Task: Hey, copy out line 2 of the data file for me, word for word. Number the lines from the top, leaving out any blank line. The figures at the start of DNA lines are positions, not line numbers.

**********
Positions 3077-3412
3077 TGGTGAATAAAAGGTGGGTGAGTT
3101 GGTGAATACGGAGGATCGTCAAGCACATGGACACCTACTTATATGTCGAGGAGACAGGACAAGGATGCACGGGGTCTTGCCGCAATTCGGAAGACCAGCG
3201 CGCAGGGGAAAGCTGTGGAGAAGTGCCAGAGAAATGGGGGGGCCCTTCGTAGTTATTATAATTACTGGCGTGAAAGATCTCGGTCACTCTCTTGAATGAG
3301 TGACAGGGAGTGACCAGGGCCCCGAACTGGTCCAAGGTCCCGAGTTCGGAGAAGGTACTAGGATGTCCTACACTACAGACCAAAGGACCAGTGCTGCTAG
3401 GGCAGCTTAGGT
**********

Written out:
3077 TGGTGAATAAAAGGTGGGTGAGTT